Monday, December 28, 2015

No Charges in a Child's Death

Is anyone responsible for Tamir Rice's death?
The announcement earlier today by Cuyahoga County prosecutor Timothy McGinty that the members of a Cleveland grand jury have declined to indict Cleveland police officer Tim Loehmann for the shooting death of 12-year-old Tamir Rice has left many people saddened, but few surprised.

With the news breaking this afternoon, the media will be devoting plenty of time and analysis as to the performance of the prosecutor's office in seeking justice for a child who couldn't testify on his own behalf.

I'll leave it to more learned men and women than I to determine what measure of responsibility CPD officer Loehmann bears for pulling the trigger of his gun less than six seconds after pulling up to the park pavilion in Cleveland where Rice was shot on a snowy day in Cleveland back on November 23, 2014.  

As a New York Times article about the grand jury decision reported earlier today, Cleveland Police chief Calvin Williams insists that the pending results of an as-yet incomplete "administrative review" of the actions of the officer Loehamann and the driver of the cruiser officer Frank Garmback in the incident will determine if any member of the CPD will face charges of any kind for Rice's death.

According to the Times article Chief Williams promised that "We'll look at the incident from start to finish."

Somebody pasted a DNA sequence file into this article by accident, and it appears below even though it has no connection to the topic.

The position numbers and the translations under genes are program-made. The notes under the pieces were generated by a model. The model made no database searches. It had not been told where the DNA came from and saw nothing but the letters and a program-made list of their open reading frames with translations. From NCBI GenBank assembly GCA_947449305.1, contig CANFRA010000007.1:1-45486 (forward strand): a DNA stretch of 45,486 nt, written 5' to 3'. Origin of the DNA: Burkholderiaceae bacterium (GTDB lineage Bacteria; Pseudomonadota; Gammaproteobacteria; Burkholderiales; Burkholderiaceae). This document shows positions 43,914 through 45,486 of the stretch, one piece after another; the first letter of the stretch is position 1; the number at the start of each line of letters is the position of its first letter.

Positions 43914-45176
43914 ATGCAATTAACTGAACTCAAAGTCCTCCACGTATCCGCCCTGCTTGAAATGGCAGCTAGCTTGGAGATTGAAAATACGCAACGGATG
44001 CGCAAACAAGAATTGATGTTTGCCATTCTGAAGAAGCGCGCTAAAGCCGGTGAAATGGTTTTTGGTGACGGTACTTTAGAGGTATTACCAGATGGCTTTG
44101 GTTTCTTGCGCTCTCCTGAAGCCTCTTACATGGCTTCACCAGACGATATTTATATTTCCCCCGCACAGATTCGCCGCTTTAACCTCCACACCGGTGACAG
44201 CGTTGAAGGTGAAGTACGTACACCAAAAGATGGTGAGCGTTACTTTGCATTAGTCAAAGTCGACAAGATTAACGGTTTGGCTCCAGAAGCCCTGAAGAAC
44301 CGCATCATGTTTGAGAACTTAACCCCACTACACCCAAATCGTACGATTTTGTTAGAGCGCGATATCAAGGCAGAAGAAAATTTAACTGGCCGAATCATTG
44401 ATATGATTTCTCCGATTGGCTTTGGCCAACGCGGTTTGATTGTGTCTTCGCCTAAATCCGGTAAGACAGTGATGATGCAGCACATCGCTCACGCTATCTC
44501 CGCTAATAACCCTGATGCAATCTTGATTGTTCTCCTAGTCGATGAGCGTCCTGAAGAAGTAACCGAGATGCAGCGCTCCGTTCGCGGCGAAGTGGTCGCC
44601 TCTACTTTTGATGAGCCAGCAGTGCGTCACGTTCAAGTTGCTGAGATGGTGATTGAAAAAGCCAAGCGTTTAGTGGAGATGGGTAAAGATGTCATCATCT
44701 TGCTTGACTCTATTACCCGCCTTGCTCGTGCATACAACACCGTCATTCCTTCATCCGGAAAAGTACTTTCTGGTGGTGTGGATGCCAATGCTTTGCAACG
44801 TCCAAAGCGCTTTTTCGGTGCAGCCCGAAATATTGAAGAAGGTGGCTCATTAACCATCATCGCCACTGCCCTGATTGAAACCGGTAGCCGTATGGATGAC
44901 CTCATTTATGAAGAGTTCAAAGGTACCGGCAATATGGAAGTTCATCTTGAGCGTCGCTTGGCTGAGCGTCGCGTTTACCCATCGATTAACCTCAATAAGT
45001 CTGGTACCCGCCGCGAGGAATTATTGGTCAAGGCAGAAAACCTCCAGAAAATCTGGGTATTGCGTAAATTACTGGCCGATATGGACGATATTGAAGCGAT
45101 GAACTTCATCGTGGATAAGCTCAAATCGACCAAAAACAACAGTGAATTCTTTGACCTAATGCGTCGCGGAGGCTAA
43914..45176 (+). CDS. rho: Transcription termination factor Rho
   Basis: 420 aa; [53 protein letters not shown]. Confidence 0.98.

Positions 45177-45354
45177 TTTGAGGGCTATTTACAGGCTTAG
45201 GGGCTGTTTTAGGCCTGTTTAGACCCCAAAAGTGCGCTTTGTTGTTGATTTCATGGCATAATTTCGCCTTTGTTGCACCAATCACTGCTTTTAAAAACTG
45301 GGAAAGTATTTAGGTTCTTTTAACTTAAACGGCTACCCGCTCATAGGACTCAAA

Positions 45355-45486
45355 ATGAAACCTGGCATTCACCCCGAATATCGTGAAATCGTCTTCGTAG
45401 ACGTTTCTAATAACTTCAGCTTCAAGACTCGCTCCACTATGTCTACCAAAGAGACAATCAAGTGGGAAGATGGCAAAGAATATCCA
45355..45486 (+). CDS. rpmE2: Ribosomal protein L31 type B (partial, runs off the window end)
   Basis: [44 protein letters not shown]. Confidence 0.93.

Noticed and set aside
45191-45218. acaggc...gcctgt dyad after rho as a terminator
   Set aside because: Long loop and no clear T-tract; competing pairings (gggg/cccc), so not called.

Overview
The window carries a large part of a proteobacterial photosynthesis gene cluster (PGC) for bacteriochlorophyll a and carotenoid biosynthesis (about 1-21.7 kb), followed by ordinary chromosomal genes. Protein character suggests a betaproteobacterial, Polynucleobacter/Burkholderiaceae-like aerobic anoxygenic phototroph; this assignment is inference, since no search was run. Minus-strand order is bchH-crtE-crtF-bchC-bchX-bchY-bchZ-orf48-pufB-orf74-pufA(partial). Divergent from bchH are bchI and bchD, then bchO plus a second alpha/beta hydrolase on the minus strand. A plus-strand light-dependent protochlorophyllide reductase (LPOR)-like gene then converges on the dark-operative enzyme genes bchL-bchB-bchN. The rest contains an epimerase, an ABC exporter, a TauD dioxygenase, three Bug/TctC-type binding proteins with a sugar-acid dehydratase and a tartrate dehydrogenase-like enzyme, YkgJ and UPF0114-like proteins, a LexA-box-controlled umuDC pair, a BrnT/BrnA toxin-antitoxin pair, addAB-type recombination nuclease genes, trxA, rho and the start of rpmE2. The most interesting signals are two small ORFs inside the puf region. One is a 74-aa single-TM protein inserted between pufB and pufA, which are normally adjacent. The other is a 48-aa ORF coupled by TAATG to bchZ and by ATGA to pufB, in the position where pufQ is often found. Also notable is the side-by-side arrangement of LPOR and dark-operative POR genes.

But frankly the Cleveland Police Department and the city have had more than a year to conduct internal investigations of its officer's professional conduct with regards to this case, my guess is that if departmental charges were going to be filed they would have already.  

If you were to walk out on the street of any city in America and ask a random person what kind of faith people would place in a police department's own "administrative review" my guess would be very little; if any at all.

It's not possible to get into the minds of the grand jury in this case, and they've obviously made their decision.

Timothy Loehmann
But one thing that I would be curious to know how is just much time the grand jury (who found no grounds for charges) spent reviewing the fact that Timothy Loehmann had been forced to resign from his previous position with the suburban Independence Police Department because of what his former chief Jim Polak called serious "deficiencies" in a report on November 29, 2012 in which he described Loehmann's handgun performance as "dismal".

The deficiencies in performance which Polak reported included "dangerous loss of composure during live range training and his inability to manage this personal stress."

It's probably fair to say Loehmann's loss of composure issues were still a serious issue when he shot Tamir Rice two years after that report from the Independence PD was written.

But I wouldn't hold my breath waiting for Chief Williams' administrative review to cover Loehmann's composure issues.

If this investigation has shown anything, it's that the city of Cleveland and the prosecutor Timothy McGinty are pretty much resigned to doing whatever they can to prove the remarkable legal determination that no one who was actually involved in the shooting of Tamir Rice bears any responsibility for his death.

In the meantime, officers Loehmann and Garmback will remain on "restricted duty" until the completion of the CPD's aforementioned "administrative review".

I hate to be such a cynic about this case, but restricted duty is about as much punishment as Timothy Loehmann is probably going to face for taking the life of a 12-year-old child.

That's just a sad commentary on the state of 21st century policing in America no matter how you look at it.

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